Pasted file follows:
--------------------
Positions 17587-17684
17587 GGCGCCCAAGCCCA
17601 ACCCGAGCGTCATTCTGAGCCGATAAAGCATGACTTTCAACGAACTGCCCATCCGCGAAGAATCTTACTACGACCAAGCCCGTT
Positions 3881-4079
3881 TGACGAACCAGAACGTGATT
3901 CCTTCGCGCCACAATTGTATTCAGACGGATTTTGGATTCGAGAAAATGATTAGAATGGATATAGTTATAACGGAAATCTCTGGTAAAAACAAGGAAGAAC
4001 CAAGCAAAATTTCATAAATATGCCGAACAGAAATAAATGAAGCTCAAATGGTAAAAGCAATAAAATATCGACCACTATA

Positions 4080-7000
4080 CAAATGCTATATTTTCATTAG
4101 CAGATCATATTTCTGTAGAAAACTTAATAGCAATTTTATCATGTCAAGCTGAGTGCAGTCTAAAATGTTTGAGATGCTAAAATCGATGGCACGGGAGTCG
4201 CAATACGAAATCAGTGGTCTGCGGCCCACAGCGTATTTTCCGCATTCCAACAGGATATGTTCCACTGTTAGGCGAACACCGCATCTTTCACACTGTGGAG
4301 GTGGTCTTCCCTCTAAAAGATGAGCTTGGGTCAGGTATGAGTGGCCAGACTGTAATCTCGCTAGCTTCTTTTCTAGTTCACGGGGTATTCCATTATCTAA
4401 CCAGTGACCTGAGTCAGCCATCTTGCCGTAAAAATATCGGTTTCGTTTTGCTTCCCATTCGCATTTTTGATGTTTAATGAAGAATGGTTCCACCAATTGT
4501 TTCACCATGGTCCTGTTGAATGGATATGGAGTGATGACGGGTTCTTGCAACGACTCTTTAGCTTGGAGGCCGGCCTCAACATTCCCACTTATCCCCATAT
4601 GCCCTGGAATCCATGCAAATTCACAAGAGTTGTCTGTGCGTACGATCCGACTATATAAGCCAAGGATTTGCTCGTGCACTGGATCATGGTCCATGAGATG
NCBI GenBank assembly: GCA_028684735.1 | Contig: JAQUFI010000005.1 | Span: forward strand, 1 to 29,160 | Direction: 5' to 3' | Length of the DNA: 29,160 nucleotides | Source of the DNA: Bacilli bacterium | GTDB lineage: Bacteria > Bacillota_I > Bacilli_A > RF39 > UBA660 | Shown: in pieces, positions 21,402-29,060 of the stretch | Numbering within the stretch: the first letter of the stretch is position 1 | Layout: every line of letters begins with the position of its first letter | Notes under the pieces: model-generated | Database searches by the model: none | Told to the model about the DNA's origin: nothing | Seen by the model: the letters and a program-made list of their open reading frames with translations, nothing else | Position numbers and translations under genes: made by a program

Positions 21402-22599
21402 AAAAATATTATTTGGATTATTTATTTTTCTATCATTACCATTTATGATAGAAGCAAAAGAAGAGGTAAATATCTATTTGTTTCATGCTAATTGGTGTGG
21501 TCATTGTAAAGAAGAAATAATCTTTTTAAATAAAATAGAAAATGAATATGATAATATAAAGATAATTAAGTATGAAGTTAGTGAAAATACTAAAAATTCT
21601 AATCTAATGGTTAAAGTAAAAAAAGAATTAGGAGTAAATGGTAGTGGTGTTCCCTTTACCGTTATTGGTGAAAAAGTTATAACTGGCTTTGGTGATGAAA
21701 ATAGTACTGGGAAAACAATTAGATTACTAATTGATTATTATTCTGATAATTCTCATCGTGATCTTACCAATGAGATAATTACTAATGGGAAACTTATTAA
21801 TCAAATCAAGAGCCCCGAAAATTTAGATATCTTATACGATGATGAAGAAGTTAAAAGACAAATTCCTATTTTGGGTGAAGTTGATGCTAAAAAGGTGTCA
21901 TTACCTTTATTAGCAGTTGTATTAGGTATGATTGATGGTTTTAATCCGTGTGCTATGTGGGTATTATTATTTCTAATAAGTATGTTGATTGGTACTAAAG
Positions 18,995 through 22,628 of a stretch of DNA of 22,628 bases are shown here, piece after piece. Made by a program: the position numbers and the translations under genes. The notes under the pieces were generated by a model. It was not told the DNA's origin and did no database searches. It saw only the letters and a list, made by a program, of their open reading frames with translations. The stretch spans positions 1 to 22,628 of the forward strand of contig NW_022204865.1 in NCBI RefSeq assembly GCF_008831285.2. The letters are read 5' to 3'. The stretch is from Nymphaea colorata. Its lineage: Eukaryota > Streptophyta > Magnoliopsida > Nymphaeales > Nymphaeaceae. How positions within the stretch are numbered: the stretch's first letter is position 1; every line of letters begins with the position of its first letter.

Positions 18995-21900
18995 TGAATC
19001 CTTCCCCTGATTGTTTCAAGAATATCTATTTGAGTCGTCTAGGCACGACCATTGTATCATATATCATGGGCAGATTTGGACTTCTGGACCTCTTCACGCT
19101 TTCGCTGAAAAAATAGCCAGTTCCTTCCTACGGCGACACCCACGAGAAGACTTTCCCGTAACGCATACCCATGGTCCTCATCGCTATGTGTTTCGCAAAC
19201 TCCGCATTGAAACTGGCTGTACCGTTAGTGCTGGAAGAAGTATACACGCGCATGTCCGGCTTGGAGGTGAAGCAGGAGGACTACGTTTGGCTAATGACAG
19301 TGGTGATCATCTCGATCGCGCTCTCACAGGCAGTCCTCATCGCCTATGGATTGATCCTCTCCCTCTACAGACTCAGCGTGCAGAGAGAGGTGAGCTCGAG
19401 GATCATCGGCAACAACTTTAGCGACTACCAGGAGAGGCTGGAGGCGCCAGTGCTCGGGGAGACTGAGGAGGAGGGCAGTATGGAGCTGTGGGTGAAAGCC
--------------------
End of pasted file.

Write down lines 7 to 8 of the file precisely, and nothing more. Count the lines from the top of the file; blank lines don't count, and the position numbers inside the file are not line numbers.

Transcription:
4001 CAAGCAAAATTTCATAAATATGCCGAACAGAAATAAATGAAGCTCAAATGGTAAAAGCAATAAAATATCGACCACTATA

Positions 4080-7000